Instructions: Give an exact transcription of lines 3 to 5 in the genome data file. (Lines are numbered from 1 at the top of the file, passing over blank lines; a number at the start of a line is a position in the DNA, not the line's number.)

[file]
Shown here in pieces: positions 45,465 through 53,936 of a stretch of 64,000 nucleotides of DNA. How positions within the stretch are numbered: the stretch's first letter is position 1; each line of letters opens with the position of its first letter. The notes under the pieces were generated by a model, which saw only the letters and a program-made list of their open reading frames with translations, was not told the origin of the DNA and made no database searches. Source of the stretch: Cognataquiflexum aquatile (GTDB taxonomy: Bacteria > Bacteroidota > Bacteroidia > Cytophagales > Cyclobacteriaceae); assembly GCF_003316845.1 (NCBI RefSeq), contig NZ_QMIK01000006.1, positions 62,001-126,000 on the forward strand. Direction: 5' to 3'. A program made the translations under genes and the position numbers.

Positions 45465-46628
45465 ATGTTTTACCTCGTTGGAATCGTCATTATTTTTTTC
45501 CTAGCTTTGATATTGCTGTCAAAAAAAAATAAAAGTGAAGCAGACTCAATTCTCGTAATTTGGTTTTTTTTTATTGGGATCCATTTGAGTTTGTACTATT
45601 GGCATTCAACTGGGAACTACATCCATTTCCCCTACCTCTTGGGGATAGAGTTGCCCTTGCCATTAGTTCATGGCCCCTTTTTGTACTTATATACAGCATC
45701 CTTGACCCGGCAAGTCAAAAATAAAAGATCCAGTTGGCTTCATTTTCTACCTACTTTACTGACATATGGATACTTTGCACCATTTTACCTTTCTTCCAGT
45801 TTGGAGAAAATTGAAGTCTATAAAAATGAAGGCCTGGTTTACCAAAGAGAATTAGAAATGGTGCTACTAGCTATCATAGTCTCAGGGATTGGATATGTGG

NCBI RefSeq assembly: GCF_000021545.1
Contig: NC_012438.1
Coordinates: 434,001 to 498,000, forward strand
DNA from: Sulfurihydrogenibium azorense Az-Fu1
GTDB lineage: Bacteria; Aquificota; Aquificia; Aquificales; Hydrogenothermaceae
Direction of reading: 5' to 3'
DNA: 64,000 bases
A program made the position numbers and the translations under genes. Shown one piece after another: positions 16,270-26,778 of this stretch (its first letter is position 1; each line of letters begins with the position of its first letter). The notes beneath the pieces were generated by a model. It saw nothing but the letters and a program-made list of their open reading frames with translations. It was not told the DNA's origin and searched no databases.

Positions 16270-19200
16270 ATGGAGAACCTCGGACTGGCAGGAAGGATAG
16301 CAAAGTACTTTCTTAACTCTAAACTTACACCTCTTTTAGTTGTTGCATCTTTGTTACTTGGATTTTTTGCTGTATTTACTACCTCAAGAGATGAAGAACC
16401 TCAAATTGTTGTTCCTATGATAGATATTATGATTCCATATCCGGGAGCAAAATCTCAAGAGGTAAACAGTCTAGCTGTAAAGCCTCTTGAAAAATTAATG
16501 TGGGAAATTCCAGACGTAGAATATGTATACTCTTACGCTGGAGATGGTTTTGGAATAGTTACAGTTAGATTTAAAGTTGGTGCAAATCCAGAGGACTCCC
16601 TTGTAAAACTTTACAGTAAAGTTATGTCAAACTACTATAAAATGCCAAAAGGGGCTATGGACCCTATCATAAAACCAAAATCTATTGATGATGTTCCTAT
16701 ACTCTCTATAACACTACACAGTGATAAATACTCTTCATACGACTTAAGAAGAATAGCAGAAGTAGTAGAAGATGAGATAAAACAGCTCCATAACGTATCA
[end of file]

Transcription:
45465 ATGTTTTACCTCGTTGGAATCGTCATTATTTTTTTC
45501 CTAGCTTTGATATTGCTGTCAAAAAAAAATAAAAGTGAAGCAGACTCAATTCTCGTAATTTGGTTTTTTTTTATTGGGATCCATTTGAGTTTGTACTATT
45601 GGCATTCAACTGGGAACTACATCCATTTCCCCTACCTCTTGGGGATAGAGTTGCCCTTGCCATTAGTTCATGGCCCCTTTTTGTACTTATATACAGCATC